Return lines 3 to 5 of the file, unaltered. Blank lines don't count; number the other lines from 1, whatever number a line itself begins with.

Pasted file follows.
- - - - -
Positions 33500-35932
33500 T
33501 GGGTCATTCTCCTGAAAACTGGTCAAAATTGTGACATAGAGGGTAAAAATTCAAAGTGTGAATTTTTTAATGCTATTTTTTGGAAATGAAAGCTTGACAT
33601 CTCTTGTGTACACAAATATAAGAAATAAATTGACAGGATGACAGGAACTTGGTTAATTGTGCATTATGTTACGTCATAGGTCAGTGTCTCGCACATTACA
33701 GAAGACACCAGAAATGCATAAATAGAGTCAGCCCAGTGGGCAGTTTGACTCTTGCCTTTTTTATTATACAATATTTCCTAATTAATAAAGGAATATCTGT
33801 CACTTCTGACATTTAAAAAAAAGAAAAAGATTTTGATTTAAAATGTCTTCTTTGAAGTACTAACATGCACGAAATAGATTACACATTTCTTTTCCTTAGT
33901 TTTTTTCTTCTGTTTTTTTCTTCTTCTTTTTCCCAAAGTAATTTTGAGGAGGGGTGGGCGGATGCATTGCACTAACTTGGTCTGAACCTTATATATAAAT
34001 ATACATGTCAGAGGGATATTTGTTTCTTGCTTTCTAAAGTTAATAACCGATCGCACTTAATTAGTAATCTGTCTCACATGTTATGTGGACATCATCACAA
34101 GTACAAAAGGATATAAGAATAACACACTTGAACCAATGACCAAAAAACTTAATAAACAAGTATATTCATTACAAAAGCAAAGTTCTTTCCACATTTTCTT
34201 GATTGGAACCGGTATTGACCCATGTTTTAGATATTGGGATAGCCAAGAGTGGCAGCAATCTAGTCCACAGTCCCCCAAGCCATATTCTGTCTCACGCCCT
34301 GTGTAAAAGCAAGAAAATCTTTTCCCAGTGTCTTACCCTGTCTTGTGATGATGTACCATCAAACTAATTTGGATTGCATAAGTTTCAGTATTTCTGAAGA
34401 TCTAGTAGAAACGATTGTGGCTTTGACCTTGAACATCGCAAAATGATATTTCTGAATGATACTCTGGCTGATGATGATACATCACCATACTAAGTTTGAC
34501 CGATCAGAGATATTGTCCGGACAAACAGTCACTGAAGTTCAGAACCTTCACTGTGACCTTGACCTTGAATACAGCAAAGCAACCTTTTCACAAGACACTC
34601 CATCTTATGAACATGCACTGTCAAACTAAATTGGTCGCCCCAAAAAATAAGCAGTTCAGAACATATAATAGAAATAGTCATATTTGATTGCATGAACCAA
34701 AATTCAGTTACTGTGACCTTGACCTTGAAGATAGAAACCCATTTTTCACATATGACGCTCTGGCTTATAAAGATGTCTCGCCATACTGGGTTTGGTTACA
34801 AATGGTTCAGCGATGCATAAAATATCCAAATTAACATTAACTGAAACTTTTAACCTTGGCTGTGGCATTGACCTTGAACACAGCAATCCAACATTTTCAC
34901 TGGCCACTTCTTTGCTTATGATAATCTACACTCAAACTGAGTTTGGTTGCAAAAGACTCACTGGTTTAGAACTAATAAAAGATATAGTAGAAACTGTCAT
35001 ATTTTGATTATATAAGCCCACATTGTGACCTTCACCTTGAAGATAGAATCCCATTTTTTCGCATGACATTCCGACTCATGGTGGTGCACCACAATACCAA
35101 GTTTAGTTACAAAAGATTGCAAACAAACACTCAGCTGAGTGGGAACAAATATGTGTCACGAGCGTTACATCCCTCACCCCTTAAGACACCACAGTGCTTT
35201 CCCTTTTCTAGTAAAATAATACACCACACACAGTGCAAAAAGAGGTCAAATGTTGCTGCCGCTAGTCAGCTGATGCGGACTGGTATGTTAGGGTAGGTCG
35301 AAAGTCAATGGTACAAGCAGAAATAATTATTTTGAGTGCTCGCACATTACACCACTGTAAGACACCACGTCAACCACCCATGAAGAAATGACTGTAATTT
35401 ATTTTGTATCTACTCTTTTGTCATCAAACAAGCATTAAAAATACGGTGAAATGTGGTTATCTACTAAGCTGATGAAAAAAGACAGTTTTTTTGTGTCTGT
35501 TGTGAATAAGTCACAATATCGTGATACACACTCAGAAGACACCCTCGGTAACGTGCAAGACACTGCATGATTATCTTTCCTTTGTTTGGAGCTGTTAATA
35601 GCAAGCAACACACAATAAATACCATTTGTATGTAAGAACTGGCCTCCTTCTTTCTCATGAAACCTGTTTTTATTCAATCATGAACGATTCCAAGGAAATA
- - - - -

33501 GGGTCATTCTCCTGAAAACTGGTCAAAATTGTGACATAGAGGGTAAAAATTCAAAGTGTGAATTTTTTAATGCTATTTTTTGGAAATGAAAGCTTGACAT
33601 CTCTTGTGTACACAAATATAAGAAATAAATTGACAGGATGACAGGAACTTGGTTAATTGTGCATTATGTTACGTCATAGGTCAGTGTCTCGCACATTACA
33701 GAAGACACCAGAAATGCATAAATAGAGTCAGCCCAGTGGGCAGTTTGACTCTTGCCTTTTTTATTATACAATATTTCCTAATTAATAAAGGAATATCTGT